The Plano West Senior High student who police say planned a mass shooting at Stonebriar Centre in Frisco was initially planning to legally buy a gun when he turned 18.
The Parkland school massacre brought the question of age restrictions on gun purchases into the national spotlight. Trump, who is scheduled to speak Friday at the NRA convention, initially indicated he would support raising the minimum age to 21 on some purchases -- then backed off from the idea.
But few cases point to the age restriction issue quite as directly as the arrest of Matin Azizi-Yarand. Statements he allegedly made in the arrest warrant are chilling.
"How hard can it be to spray down a big crowd of people," investigators say he told an undercover FBI source in an online chat. When the source asked when he planned to carry out his mass shooting, he wrote back, "When I get a proper gun."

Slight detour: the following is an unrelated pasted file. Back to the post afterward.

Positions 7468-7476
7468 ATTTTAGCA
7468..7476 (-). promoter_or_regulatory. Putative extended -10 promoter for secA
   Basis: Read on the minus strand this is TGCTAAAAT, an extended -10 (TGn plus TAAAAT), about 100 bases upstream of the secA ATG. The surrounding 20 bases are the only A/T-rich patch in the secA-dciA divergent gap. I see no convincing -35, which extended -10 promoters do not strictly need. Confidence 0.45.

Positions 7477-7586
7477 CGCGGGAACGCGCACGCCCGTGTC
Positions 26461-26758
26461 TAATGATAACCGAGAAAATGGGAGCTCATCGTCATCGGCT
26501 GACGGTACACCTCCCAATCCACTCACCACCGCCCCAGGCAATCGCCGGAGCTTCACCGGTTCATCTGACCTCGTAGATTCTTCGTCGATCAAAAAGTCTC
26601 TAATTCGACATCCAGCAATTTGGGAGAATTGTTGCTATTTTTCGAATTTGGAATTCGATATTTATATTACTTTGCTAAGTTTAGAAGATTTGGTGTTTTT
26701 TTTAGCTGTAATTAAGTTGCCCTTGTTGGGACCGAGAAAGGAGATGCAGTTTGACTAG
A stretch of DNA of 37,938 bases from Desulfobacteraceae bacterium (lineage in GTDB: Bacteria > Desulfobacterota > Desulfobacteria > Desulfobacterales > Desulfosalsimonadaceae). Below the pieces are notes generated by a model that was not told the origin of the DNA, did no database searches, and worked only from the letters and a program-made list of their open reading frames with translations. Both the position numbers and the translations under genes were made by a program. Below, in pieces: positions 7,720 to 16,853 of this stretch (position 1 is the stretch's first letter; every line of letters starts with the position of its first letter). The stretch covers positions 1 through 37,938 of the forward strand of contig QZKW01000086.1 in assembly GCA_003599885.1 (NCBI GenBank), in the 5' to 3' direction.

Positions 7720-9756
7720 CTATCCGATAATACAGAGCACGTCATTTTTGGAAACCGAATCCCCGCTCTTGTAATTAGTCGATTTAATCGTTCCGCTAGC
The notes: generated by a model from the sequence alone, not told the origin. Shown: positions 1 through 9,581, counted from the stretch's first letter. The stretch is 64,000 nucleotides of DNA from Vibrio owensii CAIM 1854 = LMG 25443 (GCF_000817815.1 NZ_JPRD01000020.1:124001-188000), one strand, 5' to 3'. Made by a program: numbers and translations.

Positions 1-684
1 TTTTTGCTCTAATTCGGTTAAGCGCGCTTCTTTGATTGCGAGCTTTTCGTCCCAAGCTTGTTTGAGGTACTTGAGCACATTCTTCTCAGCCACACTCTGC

In December and in January he told the source, "Me and the 2 other guys are serious about this we are willing to do something here...but they've been waiting for me to turn 18 to be able to buy the guns."
The document says he later sent the source money to purchase weapons for him.
As an estimated 80,000 NRA members are coming to Dallas for their convention. One of the NRA's most visible faces, a host for NRA-TV, said the affidavit doesn’t provide an argument for raising minimum age requirements.
“Bottom line is you can keep raising the age of when to buy a firearm. What do you do, if it is 22 do you say, raise to 23, if it's 25 do you say raise it to 26,” Grant Stinchfield said. “Evil exists in the world, you will never regulate it away.”
The NRA has pointed out there are already federal age restrictions for handguns. The group's position is that creating new restrictions for rifles and shotguns would deprive law abiding young adults ages of their constitutional right to self-protection.
Stinchfield summed it up with a familiar NRA argument.
"The only way to stop a bad guy with a gun is a good guy with a gun,” Stinchfield said.